Cornell University Press New Netherland NY History slavery US history

The Forgotten History of Slavery in New York

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When discussing slavery in Dutch New York, I am often asked why so little of this history is taught in schools or at historic sites. Most Americans know very little about U.S. slavery or that it extended far beyond the southern cotton plantations. The U.S. North is often portrayed as a safe haven for enslaved Southerners, when in reality New York did not abolish slavery fully until 1827, only 34 years before the Civil War began.

Within their homes, New York’s enslavers restricted the people they enslaved to back rooms, cellars, attics, and garret spaces.

While there are a concerted efforts by, among others, Slavers of New York, historic sites like Philipsburg Manor, and the New York State Office of Parks, Recreation & Historic Preservation to bring more attention to this history, New York’s slavery past is still relatively unknown.

Dutch slavery in New York began not long after the first Africans were brought to Virginia in 1619. As early as 1628, the Dutch West India Company put enslaved Africans to work in its colony of New Netherland, some of them laboring in chain gangs. In 1664, the Dutch lost the colony to the English, but that was not the end of slavery or Dutch slaveholding in the region. In fact, the number of individuals who relied on the labor of enslaved peoples increased during the eighteenth century. With this expansion of slavery came more emphasis on limiting the movements and activities of enslaved New Yorkers. Through legislation white New Yorkers prohibited enslaved people to trade, travel, or purchase alcohol without permission. Within their homes, New York’s enslavers restricted the people they enslaved to back rooms, cellars, attics, and garret spaces. In all of these spaces, enslavers used systems of control necessary to hold people in bondage.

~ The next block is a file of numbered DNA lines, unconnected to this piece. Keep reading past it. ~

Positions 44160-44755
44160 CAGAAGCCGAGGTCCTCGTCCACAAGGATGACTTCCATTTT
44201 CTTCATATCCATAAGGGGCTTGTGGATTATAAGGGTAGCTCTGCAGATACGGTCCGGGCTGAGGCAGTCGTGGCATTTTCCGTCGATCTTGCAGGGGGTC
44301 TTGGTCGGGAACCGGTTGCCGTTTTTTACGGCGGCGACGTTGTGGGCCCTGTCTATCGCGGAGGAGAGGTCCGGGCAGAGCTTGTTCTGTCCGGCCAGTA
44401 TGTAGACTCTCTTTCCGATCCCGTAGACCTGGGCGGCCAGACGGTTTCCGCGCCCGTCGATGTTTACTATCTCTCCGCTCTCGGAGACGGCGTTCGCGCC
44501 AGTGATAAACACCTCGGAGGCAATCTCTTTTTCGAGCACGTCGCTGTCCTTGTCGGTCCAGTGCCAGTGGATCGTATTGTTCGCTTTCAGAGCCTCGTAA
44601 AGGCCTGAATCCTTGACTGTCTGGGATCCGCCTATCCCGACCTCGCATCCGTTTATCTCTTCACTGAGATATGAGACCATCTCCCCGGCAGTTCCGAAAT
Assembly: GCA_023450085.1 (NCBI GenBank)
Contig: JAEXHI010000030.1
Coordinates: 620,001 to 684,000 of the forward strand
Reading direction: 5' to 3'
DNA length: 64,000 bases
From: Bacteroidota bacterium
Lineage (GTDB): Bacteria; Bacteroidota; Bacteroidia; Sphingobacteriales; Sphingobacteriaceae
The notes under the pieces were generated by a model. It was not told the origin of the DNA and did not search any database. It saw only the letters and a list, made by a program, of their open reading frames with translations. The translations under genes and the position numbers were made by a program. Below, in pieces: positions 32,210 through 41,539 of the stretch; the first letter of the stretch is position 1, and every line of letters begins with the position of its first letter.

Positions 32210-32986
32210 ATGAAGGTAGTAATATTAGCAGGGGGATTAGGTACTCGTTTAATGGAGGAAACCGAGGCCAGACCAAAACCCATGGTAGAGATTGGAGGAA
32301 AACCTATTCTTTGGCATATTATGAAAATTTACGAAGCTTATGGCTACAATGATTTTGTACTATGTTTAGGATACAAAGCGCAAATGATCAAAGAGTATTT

Child of the Van Rensselaer Family
and Servant
. Attributed to John Heaton. Albany, NY,
c. 1730. Current repository: Ms. and Mr. Rockefeller.

As elsewhere, racist ideologies proved integral to sustaining racial slavery. One document reveals the deep-seated racism of a Kings County–now Brooklyn–community. When in 1788 Dutch Reformed Church minister Peter Lowe received a request from a group of Black men who wanted to become full members in the church, congregants objected to admitting the men because, they claimed among others, Black people “have no souls,” “they are descendants from Ham, or the treacherous Gibeonites,” and “they are a species very different from us—witness their nauseous sweat, complexion, and manners &c, I cannot endure them near me. I would be asham’d to commune with them.”[1] At the time of their objections, close to 75% of the free, white Kings County families enslaved people within their home.

Close to 75% of the free, white Kings County families enslaved people within their home.

Enslaved New Yorkers resisted their bondage through everyday resistance and outright rebellion. Enslaved men, women, and children found ways to escape surveillance and control in private and public spaces by developing alternative ways of knowing and navigating these spaces. Many fled the homes in which they were enslaved, and some of them revolted, as was the case when in 1712 enslaved New Yorkers killed nine white residents of the city of New York.

Recent challenges to teaching U.S. slavery threaten attempts to bring this history to the wider public. Such opposition has been especially evident in the pushback against The New York Times Magazine 1619 Project, developed by Nikole Hannah-Jones. Since its publication two years ago, the 1619 Project has been widely celebrated and extensively criticized. In some cases, it has become a target of Republican lawmakers like Senator Tom Cotton of Arkansas, who have embraced opposition to critical race theory and the teaching of America’s difficult histories. Yet, the history of U.S. slavery is still not well-understood by most Americans, or perhaps it is because much of this history remains unknown that such opposition to teaching it has been so effective.

[1] Andrea C. Mosterman, “’I Thought They Were Worthy’: A Dutch Reformed Church Minister and His Congregation Debate African American Membership in the Church,” Early American Studies (Summer 2016): 610-616, 615.

Cover image of Spaces of Enslavement.
Read more about this book.

Andrea C. Mosterman is Associate Professor in Atlantic History and Joseph Tregle Professor of Early American History at the University of New Orleans. Follow her on Twitter @ACMosterman and visit her website at andreacmosterman.com.


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